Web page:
Democratic presidential candidate Julián Castro addressed police brutality during a conversation on gun violence at Tuesday’s primary debate in Ohio.

When CNN moderator Anderson Cooper asked the contenders about mandatory and voluntary gun buybacks, programs fellow Texan candidate Beto O’Rourke has supported, Castro noted how such plans could have unintentional harmful impacts on communities of color.

“There are two problems I have with mandatory buybacks,” the former U.S. Housing Secretary said. “Number one, folks can’t define it, and if you’re not going door-to-door then it’s not really mandatory. But also, in the places that I grew up in, we weren’t exactly looking for another reason for cops to come banging on the door.”

The Mexican-American candidate then addressed the recent killing of Atatiana Jefferson, who was fatally shot in her Fort Worth, Texas home last week by a police officer in front of her 8-year-old nephew.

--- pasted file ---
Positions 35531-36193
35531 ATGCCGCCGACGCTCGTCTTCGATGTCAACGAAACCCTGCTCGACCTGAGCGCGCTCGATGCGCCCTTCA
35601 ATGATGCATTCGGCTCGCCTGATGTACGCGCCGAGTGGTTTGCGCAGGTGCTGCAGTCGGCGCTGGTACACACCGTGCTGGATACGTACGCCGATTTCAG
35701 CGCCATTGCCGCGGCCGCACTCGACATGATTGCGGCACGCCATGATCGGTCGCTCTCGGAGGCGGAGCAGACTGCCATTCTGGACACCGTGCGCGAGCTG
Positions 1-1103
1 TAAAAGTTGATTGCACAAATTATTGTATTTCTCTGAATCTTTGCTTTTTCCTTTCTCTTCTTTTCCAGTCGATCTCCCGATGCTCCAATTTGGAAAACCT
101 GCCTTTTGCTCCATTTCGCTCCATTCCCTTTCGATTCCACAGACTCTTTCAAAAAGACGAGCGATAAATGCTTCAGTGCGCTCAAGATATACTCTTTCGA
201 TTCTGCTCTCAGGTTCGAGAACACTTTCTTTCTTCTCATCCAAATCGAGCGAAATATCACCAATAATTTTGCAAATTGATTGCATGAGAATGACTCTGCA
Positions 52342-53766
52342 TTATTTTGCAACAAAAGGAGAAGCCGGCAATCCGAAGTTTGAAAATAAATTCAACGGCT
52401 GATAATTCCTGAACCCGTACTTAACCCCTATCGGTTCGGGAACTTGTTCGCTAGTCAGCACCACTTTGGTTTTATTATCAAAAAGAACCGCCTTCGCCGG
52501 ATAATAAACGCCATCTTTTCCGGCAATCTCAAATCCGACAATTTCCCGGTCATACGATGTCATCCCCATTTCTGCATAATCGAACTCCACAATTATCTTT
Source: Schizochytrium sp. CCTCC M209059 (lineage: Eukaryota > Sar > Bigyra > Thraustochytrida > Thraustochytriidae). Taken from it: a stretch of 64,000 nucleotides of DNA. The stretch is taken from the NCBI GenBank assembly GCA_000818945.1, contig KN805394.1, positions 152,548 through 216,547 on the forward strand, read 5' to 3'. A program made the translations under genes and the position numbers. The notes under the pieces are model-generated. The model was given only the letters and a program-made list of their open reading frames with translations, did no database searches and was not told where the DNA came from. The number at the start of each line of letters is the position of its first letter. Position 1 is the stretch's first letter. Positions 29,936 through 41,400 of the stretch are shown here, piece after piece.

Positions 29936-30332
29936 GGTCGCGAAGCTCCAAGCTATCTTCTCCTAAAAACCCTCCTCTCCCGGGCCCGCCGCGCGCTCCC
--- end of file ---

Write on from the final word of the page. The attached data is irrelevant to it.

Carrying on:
“And y’all saw a couple days ago what happened with Atatiana Jefferson in Fort Worth,” Castro, 45, said. “A cop showed up at 2 in the morning at her house, when she was playing video games with her nephew. He didn’t even announce himself, and within four seconds, he shot her and killed her through her home window.”

He continued, naming police brutality a form of gun violence: “She was in her own home, and so I am not going to give these police officers another reason to go door to door in certain communities because police violence is also gun violence, and we need to address that.”

Castro, who also noted that is was common to hear gunshots in his neighborhood growing up in San Antonio, Texas, is one of the only candidates to recognize police excessive force as part of gun violence. During the summer, he released a “People First” plan that proposed ways of ending hyperaggressive policing, how to hold officers accountable and ways to build bridges between law enforcement and communities of color.